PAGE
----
Germany’s Paid Training Leave Attempts to Plug Digital Skills Gap

The German government wants to introduce paid leave for employees to undergo training.

In comments widely reported in the German media, Labor Minister Hubertus Heil said that an upcoming bill will introduce the concept of paid educational leave for up to a year, building on similar models that have been implemented elsewhere in Europe.

Specifically, Heil said the system will resemble a similar program in Austria, with 60% of workers’ wages funded by the federal government during the training period, or 67% for those with children.

While Heil may look to the Austrian model for inspiration, the concept of paid leave for education actually has deep roots in Europe, with Poland first implementing the idea as far back as 1949.

In more recent history, Portugal and Luxembourg both introduced paid educational leave schemes in 1979, setting a precedent for their modern form. Since then, an upward trend has continued and in one 2012 study, researchers identified 62 training leave instruments in the 33 European countries they analyzed.

Over the years, countries have introduced such initiatives for various reasons.

For example, Hungary and other post-Soviet states used paid educational leave to counteract rising unemployment during their transition to market-driven economies in the early ’90s.

Explaining the rationale behind the proposals in Germany, Heil said that paid leave would open up new opportunities for employees in view of a shortage of skilled workers.

Of course, Heil is not the first to observe that a skills shortage affects certain industries and regions in Germany. According to the government, shortages in the fields of medicine, care services and mechanical engineering are especially acute, with the south and east of the country more affected than the rest.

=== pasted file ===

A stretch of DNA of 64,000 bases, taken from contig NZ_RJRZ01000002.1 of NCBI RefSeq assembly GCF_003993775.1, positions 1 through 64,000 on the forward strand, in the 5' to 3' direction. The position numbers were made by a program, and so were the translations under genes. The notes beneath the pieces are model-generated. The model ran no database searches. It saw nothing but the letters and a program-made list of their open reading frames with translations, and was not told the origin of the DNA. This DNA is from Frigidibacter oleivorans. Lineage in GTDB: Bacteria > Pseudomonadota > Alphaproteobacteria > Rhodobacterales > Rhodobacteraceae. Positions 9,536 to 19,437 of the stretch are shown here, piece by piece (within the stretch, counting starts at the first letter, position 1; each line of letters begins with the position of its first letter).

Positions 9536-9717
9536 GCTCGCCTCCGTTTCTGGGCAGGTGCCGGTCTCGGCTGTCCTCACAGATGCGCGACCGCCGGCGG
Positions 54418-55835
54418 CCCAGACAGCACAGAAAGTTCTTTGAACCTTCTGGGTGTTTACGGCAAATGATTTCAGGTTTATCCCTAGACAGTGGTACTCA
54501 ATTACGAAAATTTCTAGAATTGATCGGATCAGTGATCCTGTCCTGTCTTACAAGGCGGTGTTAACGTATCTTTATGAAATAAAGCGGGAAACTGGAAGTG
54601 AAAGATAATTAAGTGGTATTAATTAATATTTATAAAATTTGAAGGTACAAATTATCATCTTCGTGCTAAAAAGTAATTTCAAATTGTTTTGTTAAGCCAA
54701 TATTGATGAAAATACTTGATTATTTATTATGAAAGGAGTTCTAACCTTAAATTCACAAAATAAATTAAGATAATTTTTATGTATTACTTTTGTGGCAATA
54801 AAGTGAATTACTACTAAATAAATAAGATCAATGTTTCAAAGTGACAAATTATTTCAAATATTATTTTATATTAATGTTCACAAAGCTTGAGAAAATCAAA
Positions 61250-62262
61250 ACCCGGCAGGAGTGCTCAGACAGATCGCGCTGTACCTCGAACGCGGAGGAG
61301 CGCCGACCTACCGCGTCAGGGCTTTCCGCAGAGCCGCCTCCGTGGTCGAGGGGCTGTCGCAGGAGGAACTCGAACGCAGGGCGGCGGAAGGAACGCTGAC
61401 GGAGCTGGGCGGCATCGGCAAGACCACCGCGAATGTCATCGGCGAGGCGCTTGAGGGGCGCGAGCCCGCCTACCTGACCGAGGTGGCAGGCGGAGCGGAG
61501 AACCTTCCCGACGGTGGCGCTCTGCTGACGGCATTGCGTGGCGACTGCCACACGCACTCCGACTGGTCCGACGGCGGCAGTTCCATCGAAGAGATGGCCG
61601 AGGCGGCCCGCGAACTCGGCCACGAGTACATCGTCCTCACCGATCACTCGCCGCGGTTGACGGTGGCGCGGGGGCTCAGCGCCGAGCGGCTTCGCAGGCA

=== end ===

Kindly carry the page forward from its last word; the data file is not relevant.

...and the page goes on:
To address these issues, the country has invested in vocational training schemes and liberalized its immigration policy to make it easier for skilled non-EU workers to settle in Germany.

But while measures intended to upskill the national workforce have so far focused on unpaid education or apprenticeships, which are typically undertaken by younger people, the planned paid leave scheme will target mid-career professionals.

Employers Embrace Ongoing Training

Around the world, there is a growing recognition among employers that structured learning doesn’t have to end the moment someone enters their first job out of school.

For example, Amazon this month launched the Next Mile education program to support training by reimbursing its Delivery Service Partners up to $5,250 per year in tuition costs for each eligible employee. Participants can choose from 1,700 degrees, certificates and courses to help them increase their skills and advance their careers.

In general, the trend for ongoing learning has emerged in tandem with the rapid digitization of the economy and the associated need for digital skills that has affected almost every occupation.

In the European Commission’s 2022 Digital Economy and Society Index (DESI), Germany ranked below the EU average for the prevalence of digital skills.

It found that 49% of the German population had “at least basic” digital skills, compared to an EU average of 54%. For “above basic” digital skills, the DESI found that just 19% of the German population qualified, compared to a 26% EU-wide average.


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